In the aftermath of the Third Poppy War, shaman and warrior Rin is on the run: haunted by the atrocity she committed to end the war, addicted to opium, and hiding from the murderous commands of her vengeful god, the fiery Phoenix. Her only reason for living is to get revenge on the traitorous Empress who sold out Nikan to their enemies.
With no other options, Rin joins forces with the powerful Dragon Warlord, who has a plan to conquer Nikan, unseat the Empress, and create a new Republic. Rin throws herself into his war. After all, making war is all she knows how to do.
But the Empress is a more powerful foe than she appears, and the Dragon Warlord’s motivations are not as democratic as they seem. The more Rin learns, the more she fears her love for Nikan will drive her away from every ally and lead her to rely more and more on the Phoenix’s deadly power. Because there is nothing she won’t sacrifice for her country and her vengeance.
More intimate than its predecessor, The Dragon Republic is a fantasy that makes you care, then kills that emotion, leaving you numb but wanting much more. This is a long river road of blood and warfare, rebuffed by the emotional strain of maintaining friendship through the worst that war can offer you. A head in a box? No … that is too unrefined. What about some dumplings?
The Dragon Republic set a different pace to the first, being less flashy and shocking but more gruelling and certainly more in the business of upsetting the reader. What I love about Kuang’s writing is that she knows how and when to hurt you, and how to keep that heart thumping, praying, begging nothing more will happen to the characters we love.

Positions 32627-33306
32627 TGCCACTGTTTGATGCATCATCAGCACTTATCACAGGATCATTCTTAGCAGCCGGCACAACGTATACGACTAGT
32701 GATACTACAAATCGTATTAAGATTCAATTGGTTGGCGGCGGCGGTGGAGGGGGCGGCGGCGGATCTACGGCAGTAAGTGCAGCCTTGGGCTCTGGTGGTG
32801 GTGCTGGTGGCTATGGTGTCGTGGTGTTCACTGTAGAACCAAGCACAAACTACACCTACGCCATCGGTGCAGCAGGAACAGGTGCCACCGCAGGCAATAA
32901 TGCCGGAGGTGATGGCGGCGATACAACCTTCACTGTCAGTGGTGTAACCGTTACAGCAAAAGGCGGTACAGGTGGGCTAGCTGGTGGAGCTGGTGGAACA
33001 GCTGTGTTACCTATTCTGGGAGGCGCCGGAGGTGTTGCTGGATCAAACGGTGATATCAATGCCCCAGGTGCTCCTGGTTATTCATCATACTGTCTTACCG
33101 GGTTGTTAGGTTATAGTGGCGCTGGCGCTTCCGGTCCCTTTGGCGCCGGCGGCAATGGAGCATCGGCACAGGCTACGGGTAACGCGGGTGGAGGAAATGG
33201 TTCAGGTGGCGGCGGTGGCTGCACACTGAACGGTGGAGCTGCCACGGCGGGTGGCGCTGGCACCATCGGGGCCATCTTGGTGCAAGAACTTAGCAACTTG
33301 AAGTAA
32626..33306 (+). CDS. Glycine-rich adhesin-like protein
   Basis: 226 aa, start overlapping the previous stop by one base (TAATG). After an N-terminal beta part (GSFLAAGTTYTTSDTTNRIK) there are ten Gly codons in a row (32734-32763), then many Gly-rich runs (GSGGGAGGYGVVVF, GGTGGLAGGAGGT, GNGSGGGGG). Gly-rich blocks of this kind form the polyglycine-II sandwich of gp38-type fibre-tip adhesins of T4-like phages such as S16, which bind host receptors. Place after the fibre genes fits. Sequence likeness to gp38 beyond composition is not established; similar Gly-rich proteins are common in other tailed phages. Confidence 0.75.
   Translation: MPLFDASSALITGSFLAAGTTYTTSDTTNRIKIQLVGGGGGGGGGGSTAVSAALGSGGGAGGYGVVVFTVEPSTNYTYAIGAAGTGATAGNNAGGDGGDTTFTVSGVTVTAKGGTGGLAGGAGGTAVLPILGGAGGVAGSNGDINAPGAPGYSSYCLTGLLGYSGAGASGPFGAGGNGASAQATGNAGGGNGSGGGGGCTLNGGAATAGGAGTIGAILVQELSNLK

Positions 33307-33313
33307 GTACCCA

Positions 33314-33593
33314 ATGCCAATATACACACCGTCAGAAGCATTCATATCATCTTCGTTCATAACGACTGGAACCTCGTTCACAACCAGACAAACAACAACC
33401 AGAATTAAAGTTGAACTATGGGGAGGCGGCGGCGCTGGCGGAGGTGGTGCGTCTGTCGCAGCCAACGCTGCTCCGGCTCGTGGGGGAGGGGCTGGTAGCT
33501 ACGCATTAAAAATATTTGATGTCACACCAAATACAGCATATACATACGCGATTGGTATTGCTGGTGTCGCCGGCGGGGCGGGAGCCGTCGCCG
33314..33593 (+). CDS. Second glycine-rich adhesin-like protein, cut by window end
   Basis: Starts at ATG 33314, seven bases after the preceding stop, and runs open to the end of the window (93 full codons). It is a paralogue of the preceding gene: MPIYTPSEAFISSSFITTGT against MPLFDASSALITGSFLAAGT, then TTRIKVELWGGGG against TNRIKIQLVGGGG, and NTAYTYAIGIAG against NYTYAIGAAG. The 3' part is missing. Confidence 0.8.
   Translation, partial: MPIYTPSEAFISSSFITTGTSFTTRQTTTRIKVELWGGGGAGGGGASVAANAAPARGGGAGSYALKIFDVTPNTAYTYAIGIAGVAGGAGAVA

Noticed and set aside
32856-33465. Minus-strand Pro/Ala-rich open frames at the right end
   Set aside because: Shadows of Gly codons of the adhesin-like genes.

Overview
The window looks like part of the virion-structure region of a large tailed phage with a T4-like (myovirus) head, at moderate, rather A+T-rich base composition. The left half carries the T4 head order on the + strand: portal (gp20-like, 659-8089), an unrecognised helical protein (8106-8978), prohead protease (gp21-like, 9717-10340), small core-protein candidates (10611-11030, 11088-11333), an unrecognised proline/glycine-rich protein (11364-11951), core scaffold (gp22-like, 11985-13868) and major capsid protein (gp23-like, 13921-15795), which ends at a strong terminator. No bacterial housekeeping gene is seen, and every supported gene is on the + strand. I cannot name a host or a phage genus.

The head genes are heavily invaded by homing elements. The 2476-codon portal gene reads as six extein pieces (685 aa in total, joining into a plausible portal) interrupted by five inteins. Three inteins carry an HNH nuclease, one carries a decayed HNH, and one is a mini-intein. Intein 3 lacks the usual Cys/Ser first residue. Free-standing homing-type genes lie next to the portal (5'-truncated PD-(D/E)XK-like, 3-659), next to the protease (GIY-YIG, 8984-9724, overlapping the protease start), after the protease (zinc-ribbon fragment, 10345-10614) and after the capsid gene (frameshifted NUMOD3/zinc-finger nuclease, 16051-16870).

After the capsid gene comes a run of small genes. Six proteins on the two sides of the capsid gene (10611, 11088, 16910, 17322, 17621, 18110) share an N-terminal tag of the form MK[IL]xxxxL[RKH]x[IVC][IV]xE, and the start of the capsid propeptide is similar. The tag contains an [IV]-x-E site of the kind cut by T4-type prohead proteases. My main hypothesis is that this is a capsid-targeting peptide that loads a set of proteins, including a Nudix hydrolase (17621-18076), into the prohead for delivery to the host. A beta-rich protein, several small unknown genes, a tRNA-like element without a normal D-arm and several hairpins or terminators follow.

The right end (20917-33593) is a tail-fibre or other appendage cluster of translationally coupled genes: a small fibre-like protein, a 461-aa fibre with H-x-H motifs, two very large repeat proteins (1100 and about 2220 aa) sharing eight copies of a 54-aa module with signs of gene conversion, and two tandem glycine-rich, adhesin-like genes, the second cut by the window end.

In summary, (light spoilers ahead as usual) after the events of the first book, Rin and Cike find themselves captured in the possession of the Dragon Warlord, who is also Nehza’s father if you remember; Cike are pulled into the coup that the newly named ‘Dragon Republic’ are planning at the Warlord’s command. They want to take the rule from the Vipress, Su Daji, and turn over the Nikara Empire to the Republic. With the help of the barbaric Hesperians; the puppetmasters. After a failed assassination, Daji seals Rin’s powers and nulls the Republic’s trump card in the same breath. When their campaign inland along the rivers, with the Republic’s armada, goes awry at the hands of the Wind God, Arlong can only sit and wait while the Empress’ retaliation bears down on them – this is a hell of a ride.
The emotional arc that Rin goes through in this book is gripping, Kuang really knows how to weave hard emotion into very real characters. The prose maintains its sophistication and the story its twists and turns that kept me enthralled. One thing this missed for me was the huge magical feats of the first, or at least fresh feats; although saying that, the magic system is balanced and doesn’t run away with itself. While the first book demonstrated the power of gods, the second book demonstrates the limitations of those who wield the power, which is a very nice touch. You can’t solve everything with mega magic (unfortunately.)
I love a book that fires up my passion for the genre in a new way and this series certainly ignites it and then some. I also love a book that hits me where it hurts; if it can do that while surprising me, I know I’m in for a good read. This book does this in droves. The Poppy War trilogy is my new obsession. One thing that blows its credibility through the roof is how close it wears its Second Sino-Japanese War influence – which only adds to the suffering of the characters, the realness of their experience and how thought-provoking the original idea is.
This novel was a true joy to read, and I thank Harper Voyager that I am already reading the third.